• I’ve wondered the same thing. It’s not so much of a concern for me — milder climate and dolman sleeved coat over here — but I suspect they’d shove into a coat sleeve ok, depending on your fabric

  7. I really want to try that one on for myself. I’m a bit on the curvier and short side and I fear it will just look all kinds of wrong. Also, is it odd I want to be a professional knitter too? LOL

    • Heather Lou from Closet Case was there and tried it on along with Jaime and me. She’s I think a little shorter than me, narrower shoulders, and has some curves, and it was also really cute on her. It looked totally different on all three of us, but all cute.

  8. That looks *great* on you, and wow it does look different than the modeled photos. But clearly whatever is making the difference is subtle… fascinating! Still haven’t seen one that I felt looked good on someone with my body type (among other things, short-torsoed… I wonder how much torso length helps this sweater not swallow the wearer whole?), but not every sweater is for everyone.

    And — putting photos that weren’t meant for public consumption up on the internet shows remarkable dedication to your readers. Of course I think you look perfectly lovely, but that’s not the point if these were outside your own comfort zone as far as public sharing. Thank you!

  9. I love this photo of you actually! and now that I see this sweater on you I like it better. gotta get me one.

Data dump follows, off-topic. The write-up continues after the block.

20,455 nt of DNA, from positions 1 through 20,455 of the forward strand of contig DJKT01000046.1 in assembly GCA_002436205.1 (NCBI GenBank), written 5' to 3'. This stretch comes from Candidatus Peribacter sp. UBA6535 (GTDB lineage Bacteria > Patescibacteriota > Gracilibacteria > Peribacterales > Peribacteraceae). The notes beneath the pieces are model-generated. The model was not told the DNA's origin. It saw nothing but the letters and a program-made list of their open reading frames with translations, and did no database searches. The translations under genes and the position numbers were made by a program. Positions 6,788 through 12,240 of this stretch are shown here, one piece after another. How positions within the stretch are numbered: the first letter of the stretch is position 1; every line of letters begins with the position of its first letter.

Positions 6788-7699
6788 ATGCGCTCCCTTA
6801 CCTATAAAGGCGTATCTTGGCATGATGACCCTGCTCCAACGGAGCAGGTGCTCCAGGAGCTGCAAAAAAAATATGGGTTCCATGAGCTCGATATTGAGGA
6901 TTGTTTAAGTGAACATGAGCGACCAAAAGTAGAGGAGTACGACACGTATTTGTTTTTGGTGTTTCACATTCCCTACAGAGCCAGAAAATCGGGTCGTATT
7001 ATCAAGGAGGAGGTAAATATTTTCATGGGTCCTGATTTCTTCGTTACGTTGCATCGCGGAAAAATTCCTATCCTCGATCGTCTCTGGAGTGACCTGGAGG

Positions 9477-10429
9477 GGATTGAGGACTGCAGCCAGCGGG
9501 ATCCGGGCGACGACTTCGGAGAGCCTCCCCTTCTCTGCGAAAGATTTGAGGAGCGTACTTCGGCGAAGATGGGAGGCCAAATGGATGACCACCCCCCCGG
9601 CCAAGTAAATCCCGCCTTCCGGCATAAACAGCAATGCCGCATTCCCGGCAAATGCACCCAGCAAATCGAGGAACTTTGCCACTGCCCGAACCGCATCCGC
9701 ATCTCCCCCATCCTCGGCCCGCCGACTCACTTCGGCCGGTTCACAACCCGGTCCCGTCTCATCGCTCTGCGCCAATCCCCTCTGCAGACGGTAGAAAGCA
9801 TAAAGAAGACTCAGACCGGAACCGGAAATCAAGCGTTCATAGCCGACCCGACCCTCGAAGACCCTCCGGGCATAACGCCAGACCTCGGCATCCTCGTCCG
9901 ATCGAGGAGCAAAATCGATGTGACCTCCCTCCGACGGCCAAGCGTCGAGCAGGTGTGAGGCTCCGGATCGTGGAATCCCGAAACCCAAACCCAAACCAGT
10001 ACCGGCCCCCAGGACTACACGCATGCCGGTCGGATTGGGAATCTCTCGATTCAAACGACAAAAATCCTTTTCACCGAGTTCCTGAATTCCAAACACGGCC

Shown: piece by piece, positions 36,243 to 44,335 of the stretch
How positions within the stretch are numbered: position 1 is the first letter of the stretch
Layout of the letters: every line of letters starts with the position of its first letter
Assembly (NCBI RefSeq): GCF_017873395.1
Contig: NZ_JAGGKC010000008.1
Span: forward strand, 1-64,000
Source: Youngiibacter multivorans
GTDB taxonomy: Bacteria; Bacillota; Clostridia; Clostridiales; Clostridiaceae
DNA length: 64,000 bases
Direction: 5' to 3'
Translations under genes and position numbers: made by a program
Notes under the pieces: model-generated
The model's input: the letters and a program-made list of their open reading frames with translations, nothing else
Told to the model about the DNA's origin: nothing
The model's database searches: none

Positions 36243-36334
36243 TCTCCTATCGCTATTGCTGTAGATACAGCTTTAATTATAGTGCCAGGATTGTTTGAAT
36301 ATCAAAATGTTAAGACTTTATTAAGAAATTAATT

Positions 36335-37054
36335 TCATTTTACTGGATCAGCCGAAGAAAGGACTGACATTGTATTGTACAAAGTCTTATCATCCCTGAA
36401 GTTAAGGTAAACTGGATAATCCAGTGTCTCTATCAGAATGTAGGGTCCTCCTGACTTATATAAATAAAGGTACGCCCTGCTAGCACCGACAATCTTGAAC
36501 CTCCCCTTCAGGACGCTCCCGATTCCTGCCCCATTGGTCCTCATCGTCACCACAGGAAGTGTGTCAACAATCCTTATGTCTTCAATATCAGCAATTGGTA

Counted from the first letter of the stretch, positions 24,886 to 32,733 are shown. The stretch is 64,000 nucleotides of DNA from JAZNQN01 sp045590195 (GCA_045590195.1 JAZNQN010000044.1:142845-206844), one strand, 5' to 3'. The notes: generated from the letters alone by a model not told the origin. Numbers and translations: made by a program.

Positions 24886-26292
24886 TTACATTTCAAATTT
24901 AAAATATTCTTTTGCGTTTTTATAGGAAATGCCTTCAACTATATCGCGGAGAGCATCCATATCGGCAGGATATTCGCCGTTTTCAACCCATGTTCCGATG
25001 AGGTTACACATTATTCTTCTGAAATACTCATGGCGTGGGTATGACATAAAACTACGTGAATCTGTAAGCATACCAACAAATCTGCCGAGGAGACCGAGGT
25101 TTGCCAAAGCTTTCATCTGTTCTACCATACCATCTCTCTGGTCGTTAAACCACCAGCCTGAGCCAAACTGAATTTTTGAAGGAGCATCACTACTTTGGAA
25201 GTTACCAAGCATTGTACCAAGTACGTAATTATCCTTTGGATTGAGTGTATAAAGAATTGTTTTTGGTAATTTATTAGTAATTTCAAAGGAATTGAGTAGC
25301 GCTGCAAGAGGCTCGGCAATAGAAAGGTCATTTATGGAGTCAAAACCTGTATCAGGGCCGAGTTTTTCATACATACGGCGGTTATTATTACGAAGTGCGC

10. Ah! Good grief Karen your shoulders are dreamy and fill out the sweater perfectly. I love it on you so much! Definitely think it would be helpful to try on a Cline before deciding to cast on.

  11. I made a hat with that yarn, so I know how great it feels. I might have been tempted to make a fast getaway in that sweater!

  12. Looks better on you than the mannequin! I’ve held off on it because I just wasn’t sure, but you look like a contemporary Audrey Hepburn in it: SOLD! Thanks for sharing those photos!

  13. Would you be willing to share your shoulder width for those of us who won’t have a sample to try on? I like the fit with your broader shoulders.

  14. Looks better on you than the mannequin! I’ve held off on this sweater because I just wasn’t sure, but you look like a contemporary Audrey Hepburn in it: SOLD! Thanks for sharing those photos!

  15. Definitely my favorite fit of this sweater that I’ve seen. I have average shoulders but would like to make cline to fit just like this one fit you! Hmm. Will have to figure that out.

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  17. Pingback: 2017 FO 19 : Junegrass Cline sweater | Fringe Association